After completing your application, a Loan Officer will contact you to introduce himself or herself and to answer any questions you may have. Your Loan Officer is a mortgage expert and will provide help and guidance along the way.If you are purchasing a new home, the Loan Officer will also contact the Real Estate Broker or the seller so that they'll know whom to contact with questions.
We'll send you an application package.
The application package will be sent to you and will contain required Disclosures for you to sign, as well as a list of items we'll need to verify the information you provided about your finances during the online application.
Title insurance will likely be necessary. We'll use the title insurance to confirm the legal status of your property and to prepare the closing documents.
Your attorney will contact you to coordinate your closing date.
After we received the application package back from you and the appraisal has been completed, your loan will be underwritten. If the loan is approved, we'll contact your attorney to schedule your loan closing.
The closing will take place at the office of a title company or attorney in your area who will act as our agent.
That's all there is to it! You're on your way to the most convenient home loan ever!
Will I be charged any fees if I authorize my credit information to be accessed?
You will only be charged for a credit report if you decide to proceed with the application process.
Will the inquiry about my credit affect my credit score?
An abundance of credit inquiries can sometimes affect your credit scores since it may indicate that your use of credit is increasing.
But you do not need to limit your mortgage shopping for fear of the effect on your credit score. You may simply be asked to explain inquiries which appear on your credit report.
I'm self-employed. How will you verify my income?
The income of self-employed borrowers is verified by obtaining copies of personal (and business, if applicable) federal tax returns for the most recent two-year period.
We'll review and determine the net income from self-employment that you have reported on your tax returns to determine the income that can be used to qualify. We won't be able to consider any income that hasn't been reported as such on your tax returns. We do need a full two-year history of self-employment to verify that your self-employment income is stable.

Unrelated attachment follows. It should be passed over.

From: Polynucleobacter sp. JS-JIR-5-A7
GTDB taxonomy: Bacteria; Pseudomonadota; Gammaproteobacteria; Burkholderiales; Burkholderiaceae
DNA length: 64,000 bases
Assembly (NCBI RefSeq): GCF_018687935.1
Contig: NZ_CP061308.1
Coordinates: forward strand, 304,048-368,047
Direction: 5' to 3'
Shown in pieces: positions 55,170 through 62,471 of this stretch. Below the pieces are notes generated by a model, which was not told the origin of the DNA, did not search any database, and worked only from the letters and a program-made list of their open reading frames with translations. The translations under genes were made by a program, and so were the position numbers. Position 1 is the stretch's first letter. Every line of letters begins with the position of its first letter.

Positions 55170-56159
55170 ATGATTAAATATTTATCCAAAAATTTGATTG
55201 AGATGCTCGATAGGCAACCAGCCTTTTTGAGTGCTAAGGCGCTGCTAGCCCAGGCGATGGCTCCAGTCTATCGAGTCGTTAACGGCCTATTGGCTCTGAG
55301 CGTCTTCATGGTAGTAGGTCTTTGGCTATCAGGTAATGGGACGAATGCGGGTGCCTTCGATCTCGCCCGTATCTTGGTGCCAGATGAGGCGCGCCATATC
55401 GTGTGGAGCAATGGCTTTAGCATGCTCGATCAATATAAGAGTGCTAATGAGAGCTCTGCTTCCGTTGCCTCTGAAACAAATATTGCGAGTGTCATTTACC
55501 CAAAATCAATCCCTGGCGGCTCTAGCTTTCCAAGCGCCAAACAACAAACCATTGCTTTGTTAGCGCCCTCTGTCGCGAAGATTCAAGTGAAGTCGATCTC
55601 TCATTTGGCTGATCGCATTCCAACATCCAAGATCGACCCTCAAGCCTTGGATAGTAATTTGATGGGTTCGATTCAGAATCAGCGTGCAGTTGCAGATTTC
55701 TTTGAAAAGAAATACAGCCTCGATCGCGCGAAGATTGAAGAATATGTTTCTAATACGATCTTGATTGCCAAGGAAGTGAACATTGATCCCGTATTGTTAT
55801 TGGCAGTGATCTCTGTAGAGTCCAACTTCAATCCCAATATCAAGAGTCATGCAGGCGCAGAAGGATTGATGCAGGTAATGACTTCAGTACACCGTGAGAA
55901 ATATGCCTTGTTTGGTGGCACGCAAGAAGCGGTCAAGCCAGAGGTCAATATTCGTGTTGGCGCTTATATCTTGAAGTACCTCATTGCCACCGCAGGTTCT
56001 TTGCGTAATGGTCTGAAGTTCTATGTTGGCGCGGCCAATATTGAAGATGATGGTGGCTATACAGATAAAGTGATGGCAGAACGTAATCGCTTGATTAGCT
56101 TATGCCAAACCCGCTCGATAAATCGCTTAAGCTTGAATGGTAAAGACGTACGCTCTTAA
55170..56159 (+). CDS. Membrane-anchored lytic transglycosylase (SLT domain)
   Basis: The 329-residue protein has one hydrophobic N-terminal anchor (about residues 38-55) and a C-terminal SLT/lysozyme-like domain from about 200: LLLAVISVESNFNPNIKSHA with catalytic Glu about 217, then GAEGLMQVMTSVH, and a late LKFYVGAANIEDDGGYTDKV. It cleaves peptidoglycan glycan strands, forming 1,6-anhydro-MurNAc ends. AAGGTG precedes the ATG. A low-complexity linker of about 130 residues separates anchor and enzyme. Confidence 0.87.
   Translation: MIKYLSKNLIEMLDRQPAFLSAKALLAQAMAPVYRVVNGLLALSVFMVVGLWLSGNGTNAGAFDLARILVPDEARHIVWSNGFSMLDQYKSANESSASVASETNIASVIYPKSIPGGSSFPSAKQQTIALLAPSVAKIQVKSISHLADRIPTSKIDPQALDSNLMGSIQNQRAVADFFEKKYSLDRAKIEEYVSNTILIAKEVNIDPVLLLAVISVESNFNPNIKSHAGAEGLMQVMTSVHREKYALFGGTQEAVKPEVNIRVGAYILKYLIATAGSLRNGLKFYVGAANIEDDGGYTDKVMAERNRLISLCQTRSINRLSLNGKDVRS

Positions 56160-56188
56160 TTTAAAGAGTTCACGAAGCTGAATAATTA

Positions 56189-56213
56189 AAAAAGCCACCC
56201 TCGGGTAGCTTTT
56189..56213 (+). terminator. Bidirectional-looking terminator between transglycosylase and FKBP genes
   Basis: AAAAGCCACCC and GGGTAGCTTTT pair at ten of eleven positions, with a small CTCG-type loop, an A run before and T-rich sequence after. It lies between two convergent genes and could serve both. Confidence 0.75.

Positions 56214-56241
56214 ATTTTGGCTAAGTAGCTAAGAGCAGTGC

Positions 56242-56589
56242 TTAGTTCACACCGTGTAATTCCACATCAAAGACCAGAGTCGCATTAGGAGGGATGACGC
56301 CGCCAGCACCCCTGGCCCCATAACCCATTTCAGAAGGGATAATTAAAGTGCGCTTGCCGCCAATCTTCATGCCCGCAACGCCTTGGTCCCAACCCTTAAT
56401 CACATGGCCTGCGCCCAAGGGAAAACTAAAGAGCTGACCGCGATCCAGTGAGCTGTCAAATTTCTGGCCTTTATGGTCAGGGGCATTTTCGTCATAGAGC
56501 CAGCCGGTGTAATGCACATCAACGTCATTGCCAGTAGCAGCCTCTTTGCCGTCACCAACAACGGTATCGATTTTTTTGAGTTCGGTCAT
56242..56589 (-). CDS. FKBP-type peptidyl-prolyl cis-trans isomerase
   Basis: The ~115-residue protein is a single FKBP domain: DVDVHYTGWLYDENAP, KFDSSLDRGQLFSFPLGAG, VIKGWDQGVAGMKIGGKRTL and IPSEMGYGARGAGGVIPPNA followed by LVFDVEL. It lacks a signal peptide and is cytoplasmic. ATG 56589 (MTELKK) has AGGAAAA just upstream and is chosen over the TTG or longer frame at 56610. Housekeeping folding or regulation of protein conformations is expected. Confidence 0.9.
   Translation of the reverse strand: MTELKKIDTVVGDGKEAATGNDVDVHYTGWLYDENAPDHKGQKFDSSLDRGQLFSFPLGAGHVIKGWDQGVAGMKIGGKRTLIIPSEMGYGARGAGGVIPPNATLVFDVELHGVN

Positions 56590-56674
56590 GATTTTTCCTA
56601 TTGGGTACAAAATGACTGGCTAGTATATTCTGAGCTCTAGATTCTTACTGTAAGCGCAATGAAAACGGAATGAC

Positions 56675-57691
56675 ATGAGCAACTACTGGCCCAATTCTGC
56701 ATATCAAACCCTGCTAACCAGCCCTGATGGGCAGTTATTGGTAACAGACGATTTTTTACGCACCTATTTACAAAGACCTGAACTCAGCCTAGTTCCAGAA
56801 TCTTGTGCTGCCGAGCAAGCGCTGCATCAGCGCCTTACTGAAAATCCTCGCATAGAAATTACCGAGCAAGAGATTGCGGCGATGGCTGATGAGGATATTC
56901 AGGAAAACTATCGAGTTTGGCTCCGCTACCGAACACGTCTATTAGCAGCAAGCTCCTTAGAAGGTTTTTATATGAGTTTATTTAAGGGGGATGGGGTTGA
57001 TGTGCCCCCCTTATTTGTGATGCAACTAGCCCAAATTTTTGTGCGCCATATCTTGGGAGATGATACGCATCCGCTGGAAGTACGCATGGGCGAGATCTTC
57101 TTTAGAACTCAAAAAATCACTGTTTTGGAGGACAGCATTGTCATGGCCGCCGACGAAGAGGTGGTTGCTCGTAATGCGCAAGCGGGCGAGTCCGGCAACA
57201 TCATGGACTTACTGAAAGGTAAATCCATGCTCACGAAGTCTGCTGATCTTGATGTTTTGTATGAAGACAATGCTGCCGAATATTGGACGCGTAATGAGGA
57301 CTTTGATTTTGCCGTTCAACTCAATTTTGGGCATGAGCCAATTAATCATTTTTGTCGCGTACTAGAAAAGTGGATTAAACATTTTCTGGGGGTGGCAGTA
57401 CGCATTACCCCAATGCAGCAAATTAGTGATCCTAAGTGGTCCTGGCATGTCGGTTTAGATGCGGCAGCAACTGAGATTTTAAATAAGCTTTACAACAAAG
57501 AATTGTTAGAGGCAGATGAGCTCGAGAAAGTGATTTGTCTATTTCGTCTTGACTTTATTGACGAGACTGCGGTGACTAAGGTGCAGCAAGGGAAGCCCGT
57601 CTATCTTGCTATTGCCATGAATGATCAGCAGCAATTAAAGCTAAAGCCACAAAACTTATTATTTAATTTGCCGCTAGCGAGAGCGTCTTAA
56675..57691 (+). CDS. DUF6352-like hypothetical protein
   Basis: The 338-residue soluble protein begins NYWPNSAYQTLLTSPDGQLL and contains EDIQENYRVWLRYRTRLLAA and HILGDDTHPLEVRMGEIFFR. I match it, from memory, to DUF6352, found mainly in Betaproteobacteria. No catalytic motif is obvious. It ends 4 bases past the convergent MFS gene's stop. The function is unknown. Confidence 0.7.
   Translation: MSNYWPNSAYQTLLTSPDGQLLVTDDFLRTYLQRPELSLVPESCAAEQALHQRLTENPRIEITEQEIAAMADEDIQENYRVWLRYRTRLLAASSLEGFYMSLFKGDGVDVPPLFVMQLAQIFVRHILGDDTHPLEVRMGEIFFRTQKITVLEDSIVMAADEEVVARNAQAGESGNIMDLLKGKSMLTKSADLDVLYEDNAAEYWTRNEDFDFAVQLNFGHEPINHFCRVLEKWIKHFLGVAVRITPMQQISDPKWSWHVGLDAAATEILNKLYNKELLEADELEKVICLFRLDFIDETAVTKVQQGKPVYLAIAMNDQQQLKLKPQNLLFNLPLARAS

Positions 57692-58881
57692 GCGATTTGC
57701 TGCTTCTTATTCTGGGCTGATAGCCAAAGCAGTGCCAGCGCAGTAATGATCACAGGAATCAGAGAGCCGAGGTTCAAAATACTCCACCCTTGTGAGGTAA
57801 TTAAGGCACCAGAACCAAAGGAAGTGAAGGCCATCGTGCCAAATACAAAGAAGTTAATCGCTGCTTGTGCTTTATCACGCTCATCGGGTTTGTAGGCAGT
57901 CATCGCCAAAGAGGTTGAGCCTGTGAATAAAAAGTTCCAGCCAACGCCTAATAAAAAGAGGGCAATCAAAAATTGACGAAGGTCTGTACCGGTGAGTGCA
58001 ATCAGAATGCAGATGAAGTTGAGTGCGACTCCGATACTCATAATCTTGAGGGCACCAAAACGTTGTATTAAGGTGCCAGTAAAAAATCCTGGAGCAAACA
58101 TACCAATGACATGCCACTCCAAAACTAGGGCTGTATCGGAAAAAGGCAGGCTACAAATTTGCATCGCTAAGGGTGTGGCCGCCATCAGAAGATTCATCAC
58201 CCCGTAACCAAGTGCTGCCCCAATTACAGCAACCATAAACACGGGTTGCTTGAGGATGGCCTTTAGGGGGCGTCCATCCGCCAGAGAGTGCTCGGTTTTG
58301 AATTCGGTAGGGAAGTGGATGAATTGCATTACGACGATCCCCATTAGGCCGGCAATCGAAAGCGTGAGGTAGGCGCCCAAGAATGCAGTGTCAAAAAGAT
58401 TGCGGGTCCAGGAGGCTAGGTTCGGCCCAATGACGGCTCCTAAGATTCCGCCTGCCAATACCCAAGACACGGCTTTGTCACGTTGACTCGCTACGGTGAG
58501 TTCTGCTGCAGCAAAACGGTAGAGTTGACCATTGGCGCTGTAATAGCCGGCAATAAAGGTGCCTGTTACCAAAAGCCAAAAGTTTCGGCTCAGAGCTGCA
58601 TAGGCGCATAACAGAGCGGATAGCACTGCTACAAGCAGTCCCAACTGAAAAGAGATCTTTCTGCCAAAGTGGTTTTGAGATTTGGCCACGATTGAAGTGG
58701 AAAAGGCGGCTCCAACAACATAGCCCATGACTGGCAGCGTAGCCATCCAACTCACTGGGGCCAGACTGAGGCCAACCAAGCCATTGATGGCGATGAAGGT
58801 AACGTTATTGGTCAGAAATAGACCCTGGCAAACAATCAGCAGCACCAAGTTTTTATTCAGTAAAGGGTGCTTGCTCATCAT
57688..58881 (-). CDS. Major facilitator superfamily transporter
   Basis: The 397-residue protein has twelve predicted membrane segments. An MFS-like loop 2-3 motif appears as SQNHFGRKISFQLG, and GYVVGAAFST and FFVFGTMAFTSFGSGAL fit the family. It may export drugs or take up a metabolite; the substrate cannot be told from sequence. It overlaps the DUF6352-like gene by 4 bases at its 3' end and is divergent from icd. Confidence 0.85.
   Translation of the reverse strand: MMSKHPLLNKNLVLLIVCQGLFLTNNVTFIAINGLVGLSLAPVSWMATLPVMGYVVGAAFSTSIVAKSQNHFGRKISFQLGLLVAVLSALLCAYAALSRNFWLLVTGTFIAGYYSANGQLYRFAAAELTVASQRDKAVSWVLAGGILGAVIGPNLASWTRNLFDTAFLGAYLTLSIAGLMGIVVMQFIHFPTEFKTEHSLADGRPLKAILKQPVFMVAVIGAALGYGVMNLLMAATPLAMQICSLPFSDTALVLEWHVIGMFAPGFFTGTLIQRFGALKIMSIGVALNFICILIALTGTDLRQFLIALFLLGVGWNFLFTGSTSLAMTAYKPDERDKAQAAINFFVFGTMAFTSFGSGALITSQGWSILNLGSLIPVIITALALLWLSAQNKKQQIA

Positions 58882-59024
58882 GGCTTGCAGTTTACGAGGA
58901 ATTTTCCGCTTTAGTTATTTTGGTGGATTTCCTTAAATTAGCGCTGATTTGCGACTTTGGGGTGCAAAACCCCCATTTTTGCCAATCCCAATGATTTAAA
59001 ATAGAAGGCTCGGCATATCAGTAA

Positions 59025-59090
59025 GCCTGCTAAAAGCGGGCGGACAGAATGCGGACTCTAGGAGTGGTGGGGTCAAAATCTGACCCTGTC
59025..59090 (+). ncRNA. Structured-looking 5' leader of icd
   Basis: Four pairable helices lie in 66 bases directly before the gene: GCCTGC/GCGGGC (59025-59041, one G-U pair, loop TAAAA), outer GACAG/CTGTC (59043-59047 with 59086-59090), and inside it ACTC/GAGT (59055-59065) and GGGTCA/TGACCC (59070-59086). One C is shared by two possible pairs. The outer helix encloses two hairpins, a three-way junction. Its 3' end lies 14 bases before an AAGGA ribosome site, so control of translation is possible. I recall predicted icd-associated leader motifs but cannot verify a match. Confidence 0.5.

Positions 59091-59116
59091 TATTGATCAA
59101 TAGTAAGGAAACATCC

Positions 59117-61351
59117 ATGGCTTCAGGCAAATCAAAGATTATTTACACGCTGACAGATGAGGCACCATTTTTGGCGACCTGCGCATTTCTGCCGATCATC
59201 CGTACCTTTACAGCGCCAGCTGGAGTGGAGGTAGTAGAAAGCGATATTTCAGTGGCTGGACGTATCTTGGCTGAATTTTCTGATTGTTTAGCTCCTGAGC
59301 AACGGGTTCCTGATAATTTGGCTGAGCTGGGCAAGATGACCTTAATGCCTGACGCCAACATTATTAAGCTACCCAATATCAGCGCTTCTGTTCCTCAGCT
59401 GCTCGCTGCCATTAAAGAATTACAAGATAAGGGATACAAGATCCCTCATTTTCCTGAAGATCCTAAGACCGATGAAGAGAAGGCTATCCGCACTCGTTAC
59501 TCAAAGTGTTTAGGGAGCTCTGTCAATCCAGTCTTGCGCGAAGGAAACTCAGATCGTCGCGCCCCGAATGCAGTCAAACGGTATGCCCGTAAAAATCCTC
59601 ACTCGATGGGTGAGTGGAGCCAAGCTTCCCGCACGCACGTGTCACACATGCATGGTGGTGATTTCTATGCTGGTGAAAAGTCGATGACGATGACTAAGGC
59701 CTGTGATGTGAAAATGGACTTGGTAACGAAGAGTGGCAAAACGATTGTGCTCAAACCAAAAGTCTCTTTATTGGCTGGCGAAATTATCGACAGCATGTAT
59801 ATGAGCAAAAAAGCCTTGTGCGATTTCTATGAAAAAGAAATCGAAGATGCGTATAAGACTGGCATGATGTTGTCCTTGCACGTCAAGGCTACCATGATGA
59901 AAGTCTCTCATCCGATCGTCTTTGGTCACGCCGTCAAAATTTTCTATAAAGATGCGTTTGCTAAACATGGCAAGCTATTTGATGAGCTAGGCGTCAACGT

Will my overtime, commission, or bonus income be considered when evaluating my application?
In order for bonus, overtime, or commission income to be considered, you must have a history of receiving it and it must be likely to continue. You'll need to provide copies of W-2 statements for the previous two years, your two most recent pay stubs, and your Federal Tax Returns for the most recent two years to verify this type of income.
I am retired and my income is from pension or social security. What will I need to provide?
We will ask for copies of your recent pension check stubs, or two most recent bank statements if your pension or retirement income is deposited directly in your bank account. Sometimes it will also be necessary to verify that this income will continue for at least three years since some pension or retirement plans do not provide income for life. This can usually be verified with a copy of your pension award letter.
If you're receiving tax-free income, such as social security earnings, we'll consider the fact that taxes will not be deducted from this income when reviewing your request. And a copy of your most recent benefits award letter will be needed.
How will rental income be verified?